Sarsour said Until Freedom is in Louisville "indefinitely," and hopes to help build an infrastructure for change that will outlast their presence in the city. She said they are distributing food and working on voter registration and the census, as well as issues of police brutality.
Asked specifically about Black Lives Matter, Sarsour said they are willing to work with any group that wants to work with them.
Controversy Over 'BreonnaCon' branding
These local tensions around Until Freedom's role in Louisville spilled onto the national stage with the launch of BreonnaCon this weekend. There was outrage across social media at the use of Taylor's name in several event titles, like Sunday's Bre-B-Q, the TaylorMade women's empowerment event and Bros For Breonna.
At the TaylorMade event, about 100 women gathered to hear from reality TV stars Yandy Smith-Harris and Porsha Williams, as well as Lonita Baker, a lawyer for Taylor's family. The theme of the event was "Beauty, Money and Justice."
The free event came with giveaway bags with makeup samples, a buffet and an ivy-covered wall holding glasses of champagne. Everything was donated, organizers said, and intended to encourage people to come out and learn about how to be better advocates for themselves.
"Breonna was all about empowering everyone around her," Baker told the crowd. "Her saying was, 'Apply pressure. Pressure burst pipes.' She wanted everyone to be the best person she could be."
But on social media and among some local activists, the event was condemned as disconnected from the goal of getting justice for Taylor.
"These events do not impact Daniel Cameron's decision," said Metro Councilperson-elect Jecorey Arthur. "He's not looking at them as some sort of pressure or some sort of tipping point for what's going to come from his office."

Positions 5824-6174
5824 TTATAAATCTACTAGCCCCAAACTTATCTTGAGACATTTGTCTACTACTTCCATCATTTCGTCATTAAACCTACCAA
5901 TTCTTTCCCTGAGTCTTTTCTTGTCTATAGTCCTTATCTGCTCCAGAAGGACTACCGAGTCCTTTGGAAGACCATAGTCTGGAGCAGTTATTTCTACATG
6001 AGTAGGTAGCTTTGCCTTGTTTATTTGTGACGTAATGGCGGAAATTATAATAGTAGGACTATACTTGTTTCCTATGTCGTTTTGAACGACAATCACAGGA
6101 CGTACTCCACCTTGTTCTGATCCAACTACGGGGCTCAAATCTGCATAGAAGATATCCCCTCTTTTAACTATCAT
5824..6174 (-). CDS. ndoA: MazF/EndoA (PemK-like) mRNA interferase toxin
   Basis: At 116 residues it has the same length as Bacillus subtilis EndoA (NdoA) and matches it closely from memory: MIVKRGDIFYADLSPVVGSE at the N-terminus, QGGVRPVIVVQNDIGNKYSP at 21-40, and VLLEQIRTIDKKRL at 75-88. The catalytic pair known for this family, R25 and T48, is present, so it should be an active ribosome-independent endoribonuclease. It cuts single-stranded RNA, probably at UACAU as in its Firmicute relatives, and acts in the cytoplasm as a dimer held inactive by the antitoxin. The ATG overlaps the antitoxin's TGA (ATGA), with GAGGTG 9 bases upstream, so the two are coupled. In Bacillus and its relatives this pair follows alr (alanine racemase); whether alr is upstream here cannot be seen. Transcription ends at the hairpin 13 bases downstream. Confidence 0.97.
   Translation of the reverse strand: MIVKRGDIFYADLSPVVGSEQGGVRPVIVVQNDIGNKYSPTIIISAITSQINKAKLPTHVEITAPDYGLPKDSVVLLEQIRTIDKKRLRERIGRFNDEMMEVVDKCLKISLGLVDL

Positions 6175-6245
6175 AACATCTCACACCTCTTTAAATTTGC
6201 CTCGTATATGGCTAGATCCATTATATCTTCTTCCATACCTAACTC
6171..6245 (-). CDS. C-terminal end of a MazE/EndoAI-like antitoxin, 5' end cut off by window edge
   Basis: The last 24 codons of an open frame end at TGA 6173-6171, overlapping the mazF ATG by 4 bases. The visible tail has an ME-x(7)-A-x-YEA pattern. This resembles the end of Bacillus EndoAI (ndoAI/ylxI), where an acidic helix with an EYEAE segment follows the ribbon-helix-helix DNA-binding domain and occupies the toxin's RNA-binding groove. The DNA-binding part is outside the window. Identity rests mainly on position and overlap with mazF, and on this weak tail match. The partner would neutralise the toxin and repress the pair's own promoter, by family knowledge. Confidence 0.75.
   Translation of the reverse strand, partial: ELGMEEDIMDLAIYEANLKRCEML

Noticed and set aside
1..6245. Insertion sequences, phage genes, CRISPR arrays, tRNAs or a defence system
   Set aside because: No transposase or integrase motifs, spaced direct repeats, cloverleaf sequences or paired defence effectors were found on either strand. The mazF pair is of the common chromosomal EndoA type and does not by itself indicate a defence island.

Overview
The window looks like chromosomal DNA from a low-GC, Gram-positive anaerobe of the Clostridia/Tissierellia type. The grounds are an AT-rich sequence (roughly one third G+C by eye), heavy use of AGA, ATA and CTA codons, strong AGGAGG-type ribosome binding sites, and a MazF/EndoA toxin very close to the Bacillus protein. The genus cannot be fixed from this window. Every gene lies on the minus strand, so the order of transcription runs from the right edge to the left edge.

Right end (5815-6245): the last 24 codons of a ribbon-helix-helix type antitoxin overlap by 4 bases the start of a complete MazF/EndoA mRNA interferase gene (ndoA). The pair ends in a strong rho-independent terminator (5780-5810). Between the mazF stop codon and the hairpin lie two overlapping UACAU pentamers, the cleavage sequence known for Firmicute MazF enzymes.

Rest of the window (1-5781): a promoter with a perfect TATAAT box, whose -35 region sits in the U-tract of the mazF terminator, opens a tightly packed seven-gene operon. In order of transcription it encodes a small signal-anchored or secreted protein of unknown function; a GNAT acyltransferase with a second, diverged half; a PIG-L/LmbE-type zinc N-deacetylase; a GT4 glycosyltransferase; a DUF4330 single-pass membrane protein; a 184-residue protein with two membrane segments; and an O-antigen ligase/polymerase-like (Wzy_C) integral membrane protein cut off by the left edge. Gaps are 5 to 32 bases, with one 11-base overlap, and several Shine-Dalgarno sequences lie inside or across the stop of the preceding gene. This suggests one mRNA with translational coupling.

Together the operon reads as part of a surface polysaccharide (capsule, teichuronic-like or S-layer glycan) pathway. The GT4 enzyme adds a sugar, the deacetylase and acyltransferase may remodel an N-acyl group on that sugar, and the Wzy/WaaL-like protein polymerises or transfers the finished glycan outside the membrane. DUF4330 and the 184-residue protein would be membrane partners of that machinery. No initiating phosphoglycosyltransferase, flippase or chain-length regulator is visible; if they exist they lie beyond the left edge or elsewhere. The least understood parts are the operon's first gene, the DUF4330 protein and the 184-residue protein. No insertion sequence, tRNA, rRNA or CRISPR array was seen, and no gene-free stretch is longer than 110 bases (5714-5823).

Arthur, who is a teacher and musician, said he had been asked to be on a panel discussion on Sunday as part of BreonnaCon. He agreed, but once he saw the branding, he became concerned. After consulting with community leaders he trusts, he said he decided to pull out from the event.
"So much response to these events locally has been, 'we don't want this, we don't appreciate it and it's inappropriate," he said. "And I would never want to be a part of something that our community at large sees as exploitation or meme-ification."
Taylor's death, maybe more than any recent police killing, has become a social media phenomenon. In seemingly unrelated Instagram, Twitter and TikTok posts, people all over the country are advocating for the termination and arrest of the officers involved in her killing.
Many advocates have said this uniquely 2020 response cheapens Taylor's life and death — and they see BreonnaCon as the latest iteration of this issue.
"People have died, and it just feels like people treat Black lives as a joke," Helm said. "And we can move in a way that advocates for justice without adding to that."
Sam Aguiar, an attorney for Taylor's family, said while "there may have been other names they could have come up with," he had no issue with the branding.
"Events shouldn't be overtaken by the titles given to them," he wrote in a text message. "We've always said to keep saying her name. And they're still saying her name."
During her speech at the TaylorMade event, Until Freedom co-founder Tamika Mallory defended her group and BreonnaCon from the criticism they had been weathering. She said they had full support from Taylor's family, several of whom were in the crowd.
Mallory specifically addressed the "Bre-B-Q," which had been the subject of much derision on Twitter. People said it was an offensive name, Mallory said, but she'd recently discussed it with Tamika Palmer, Taylor's mother.
"When we were talking about Bre-B-Q, she looked at me with almost tears in her eyes and said, 'wow, Breonna would love Bre-B-Q,' " Mallory said. 'And so, y’all can kiss my butt."